TTIP as a Learning Process Toward a Global Policy Laboratory
At the time of the negotiations of ‘new generation’ trade agreements, such as the Transatlantic Trade and Investment Partnership, this forthcoming article, co-authored with my colleague Jonathan B. Wiener, focuses on an important consideration that may be neglected in current efforts to attain international regulatory convergence (IRC): The benefits of learning from regulatory variation, and the design of institutions.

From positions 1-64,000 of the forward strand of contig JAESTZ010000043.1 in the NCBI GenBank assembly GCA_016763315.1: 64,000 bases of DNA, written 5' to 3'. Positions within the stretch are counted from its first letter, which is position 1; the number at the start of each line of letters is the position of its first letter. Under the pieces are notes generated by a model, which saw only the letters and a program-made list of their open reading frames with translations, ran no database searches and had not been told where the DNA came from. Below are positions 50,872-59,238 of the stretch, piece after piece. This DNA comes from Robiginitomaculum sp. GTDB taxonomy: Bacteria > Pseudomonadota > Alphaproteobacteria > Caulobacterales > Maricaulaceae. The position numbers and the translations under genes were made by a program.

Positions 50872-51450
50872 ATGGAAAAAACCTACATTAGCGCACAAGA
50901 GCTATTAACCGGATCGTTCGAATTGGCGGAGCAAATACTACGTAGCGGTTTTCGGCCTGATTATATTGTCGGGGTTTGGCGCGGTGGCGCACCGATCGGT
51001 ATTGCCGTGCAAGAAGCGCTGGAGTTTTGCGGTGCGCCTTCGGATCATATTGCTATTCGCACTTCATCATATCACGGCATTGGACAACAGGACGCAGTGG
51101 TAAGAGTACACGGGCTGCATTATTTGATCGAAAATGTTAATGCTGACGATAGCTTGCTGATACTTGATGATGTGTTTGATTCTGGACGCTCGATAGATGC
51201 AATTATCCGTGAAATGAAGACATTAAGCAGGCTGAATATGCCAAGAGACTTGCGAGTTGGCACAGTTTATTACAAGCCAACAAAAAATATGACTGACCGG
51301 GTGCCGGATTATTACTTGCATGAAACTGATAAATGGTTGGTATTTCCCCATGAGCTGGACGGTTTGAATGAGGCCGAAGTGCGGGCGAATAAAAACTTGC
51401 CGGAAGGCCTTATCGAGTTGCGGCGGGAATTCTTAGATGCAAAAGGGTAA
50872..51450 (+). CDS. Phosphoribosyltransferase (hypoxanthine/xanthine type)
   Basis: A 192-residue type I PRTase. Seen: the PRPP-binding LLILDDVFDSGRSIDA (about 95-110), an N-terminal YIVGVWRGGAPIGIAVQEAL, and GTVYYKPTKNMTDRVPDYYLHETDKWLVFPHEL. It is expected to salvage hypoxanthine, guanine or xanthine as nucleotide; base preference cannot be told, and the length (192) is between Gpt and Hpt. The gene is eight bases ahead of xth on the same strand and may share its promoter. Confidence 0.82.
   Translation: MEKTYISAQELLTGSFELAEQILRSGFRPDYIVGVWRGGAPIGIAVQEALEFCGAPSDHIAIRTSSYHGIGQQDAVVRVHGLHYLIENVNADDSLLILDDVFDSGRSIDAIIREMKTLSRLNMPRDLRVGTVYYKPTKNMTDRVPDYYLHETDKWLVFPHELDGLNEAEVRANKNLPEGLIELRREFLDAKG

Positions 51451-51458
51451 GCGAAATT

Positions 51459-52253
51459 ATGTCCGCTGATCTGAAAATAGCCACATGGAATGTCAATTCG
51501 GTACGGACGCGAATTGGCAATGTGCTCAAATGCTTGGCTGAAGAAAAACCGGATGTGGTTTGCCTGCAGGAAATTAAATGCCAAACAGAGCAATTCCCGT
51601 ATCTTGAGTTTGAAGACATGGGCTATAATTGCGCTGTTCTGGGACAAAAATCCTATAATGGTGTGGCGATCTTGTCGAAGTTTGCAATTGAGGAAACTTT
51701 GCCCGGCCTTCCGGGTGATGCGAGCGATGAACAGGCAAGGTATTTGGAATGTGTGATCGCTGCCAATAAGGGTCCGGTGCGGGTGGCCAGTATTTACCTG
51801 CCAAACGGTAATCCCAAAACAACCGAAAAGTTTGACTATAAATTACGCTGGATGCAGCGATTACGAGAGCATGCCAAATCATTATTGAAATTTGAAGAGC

Part I briefly surveys the range of mechanisms for IRC, with examples including U.S. – EU, U.S. – Canada, and Australia – New Zealand efforts, among others. These IRC efforts can be seen as moves along a spectrum from fully uncoordinated regulatory heterogeneity – variation – toward fully coordinated regulatory homogeneity – convergence. In part III, we highlight the pros and cons of IRC. The benefits of IRC include reducing trade barriers, which leads to more open markets and improved regulatory approaches. The costs of IRC include not only the time spent negotiating agreed standards but also the reduction in regulatory variation itself. Regulatory variation may be desirable to match heterogeneous local preferences. Further, we emphasize a distinct additional benefit of regulatory variation: The opportunity for learning about the impacts of differing policies. Such learning can come from observing policy variation in practice, from purposeful experimentation with policy alternatives, and from studying transitions over time as IRC pushes from variation toward convergence. Even if regulatory convergence is desirable, there can be many possible forms and levels of regulatory convergence, such as the choice among the array of regulatory instruments or among standards at different levels of stringency. Simply seeking convergence does not indicate which form or level of regulation would be ideal. Nor does it indicate which mechanism of IRC should be employed to move from variation to convergence. Hasty convergence to one current approach may reduce trade barriers but may also entrench a suboptimal or arbitrary selection. Learning about the impacts of regulatory variation – and about the impacts of different mechanisms for IRC – can thus be essential to making intelligent choices about any moves to convergence. In part IV, we discuss the institutional framework needed to promote these benefits from both regulatory variation and cooperation. In federal systems, a central government may oversee variation among its member states, study the impacts of these varying policies, and select the best policy approach for broader federal adoption. But at the international or global scale, there is no central government. Although IRC has so far put a priority on reducing regulatory variation to reduce trade barriers, we argue that learning from regulatory variation should also be an important feature of any IRC effort. Interestingly, part of TTIP being discussed so far may offer a new model of IRC capable of promoting the alignment of regulations while at the same time capitalizing on gains from studying regulatory variation. Its horizontal framework for regulatory coherence carries the potential to become a new mechanism of IRC, perhaps giving rise to what we propose: A transatlantic regulatory laboratory, in which regulators, experts and others can study and learn from both observed and experimental tests of differing regulatory approaches. As a model for other IRC efforts in other trade agreements and regions, this idea of a transatlantic regulatory laboratory may, in turn, represent a stepping-stone toward a global policy laboratory.